I left a comment on the first-page Kris critiqued last Tuesday. I suggested the author eschew backstory and exposition, except what was put into confrontational (as opposed to expositional) dialogue. Kris asked if I might expand on that.
First, let’s define terms. Exposition is information, stuff a reader needs to know in order to fully understand what’s going on in a scene and, indeed, the whole book. The key word here is needs. A common mistake, especially in opening pages, is too much exposition in the narrative. That was the problem with the manuscript Kris critiqued. It had a couple of long paragraphs of pure information (an “info dump”). The author thought them necessary for readers to understand what was going on. Not so. Readers will wait a long time for full exposition if they’re caught up in a tense scene. My standard advice is Act first, explain later.
Yet sometimes a bit of backstory or exposition is called for, and the best way to deliver that info is through dialogue. But it has to be confrontational and sound like it’s really two characters saying what they would say in that situation.
Let me demonstrate with an example. In many TV dramas of the 50s and 60s, the set-up was sometimes larded with dialogue that sounded forced, that was there just to give the audience information. Here’s a bit from the old Perry Mason series starring Raymond Burr. In “The Case of the Lucky Loser” we open with a man and woman in a train compartment:
HARRIET: I still wish I were going to Mexico with you instead of staying here in Los Angeles.
LAWRENCE: This trip’s going to be too dangerous, Harriet. It’s some of the most rugged terrain in the Sierra Madre mountains. It’s no place for a woman, especially my wife. It’s almost no place for an amateur archaeologist, either. Thanks for coming with me as far as Cole Grove Station.
Yeesh! What’s wrong with that is called “the false triangle.” The dialogue should sound like two characters talking to each other, like this:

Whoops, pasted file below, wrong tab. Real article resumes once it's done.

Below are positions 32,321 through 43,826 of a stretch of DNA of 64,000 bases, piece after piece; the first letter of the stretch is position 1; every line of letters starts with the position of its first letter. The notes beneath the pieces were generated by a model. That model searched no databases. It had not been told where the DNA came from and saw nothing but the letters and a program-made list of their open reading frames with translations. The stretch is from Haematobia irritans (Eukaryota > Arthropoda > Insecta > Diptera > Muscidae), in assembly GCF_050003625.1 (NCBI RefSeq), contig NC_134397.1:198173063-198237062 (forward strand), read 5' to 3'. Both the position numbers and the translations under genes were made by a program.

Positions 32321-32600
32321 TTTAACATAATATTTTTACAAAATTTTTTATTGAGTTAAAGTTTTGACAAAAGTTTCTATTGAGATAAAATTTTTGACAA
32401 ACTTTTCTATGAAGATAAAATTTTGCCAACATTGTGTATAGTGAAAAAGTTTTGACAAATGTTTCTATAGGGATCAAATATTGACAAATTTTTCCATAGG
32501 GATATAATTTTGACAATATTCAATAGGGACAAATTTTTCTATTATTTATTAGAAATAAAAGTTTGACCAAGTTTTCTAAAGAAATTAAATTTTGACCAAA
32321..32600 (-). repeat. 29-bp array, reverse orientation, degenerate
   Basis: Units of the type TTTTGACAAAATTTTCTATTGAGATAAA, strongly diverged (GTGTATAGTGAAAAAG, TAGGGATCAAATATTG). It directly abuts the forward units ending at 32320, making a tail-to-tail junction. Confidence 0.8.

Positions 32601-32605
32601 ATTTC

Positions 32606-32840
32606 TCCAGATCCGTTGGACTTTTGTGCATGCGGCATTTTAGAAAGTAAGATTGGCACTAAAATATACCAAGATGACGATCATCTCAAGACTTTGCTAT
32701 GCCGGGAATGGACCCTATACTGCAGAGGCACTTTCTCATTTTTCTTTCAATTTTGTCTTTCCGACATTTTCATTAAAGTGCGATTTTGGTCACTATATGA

But when the author tries to “cleverly” send the reader information, the transaction looks like this:
The solution is simple: Make the dialogue confrontational. That doesn’t mean it has to be a big argument, though that always works. Just insert enough opposition so there’s some tension. The Perry Mason example could go like this:
“Let me come with you,” Harriet said.
“That part of Mexico’s too dangerous,” Lawrence said.
“It’s dangerous in L.A., too, unless you haven’t noticed.”
Lawrence laughed and stroked her hair. “The Sierra Madres are no place for—”
“If you say a woman again I swear I’ll file for divorce.”
“You’re an insurance salesman, not an archaeologist! The only rocks you should be looking at are in your head.”
“Now, now.” Lawrence looked out the window. “We’re coming into Cole Grove Station.”
“Don’t make me get off,” Harriet said.
“See you in two weeks,” Lawrence said.
Find any dialogue in your manuscript where you’ve slipped into the “false triangle.” Transform that conversation into confrontation. Then look for places where you’ve dropped a paragraph or more of raw exposition. Cut out any information that can wait until later, and see if you can put what’s left into a conversation between two characters.
Say, why don’t we try it now? Here’s a bit of expositional dialogue. Show us in the comments what you can do to make it confrontational:
There was a knock at the door. Molly opened it.
“Well hello, Frank,” Molly said. “What brings my favorite accountant all the way out here to Mockingbird Lane?”
“Hi, Molly,” Frank said. “I wonder if we might have a chat about your tax return for last year, when you got that $35,000 advance on your first novel, When the Wind Whips, from Simon & Schuster. Who says an author has to be in her twenties or thirties to start a career, eh? May I come in?”
“Sure,” Molly said, opening the door for him.
“You could have called,” Molly said. “I would have been happy to drive my Tesla to your office where my friend, Linda, is your receptionist.”
“That’s all right,” Frank said. “I need to take off a few pounds as you can see, so the walk did me good.”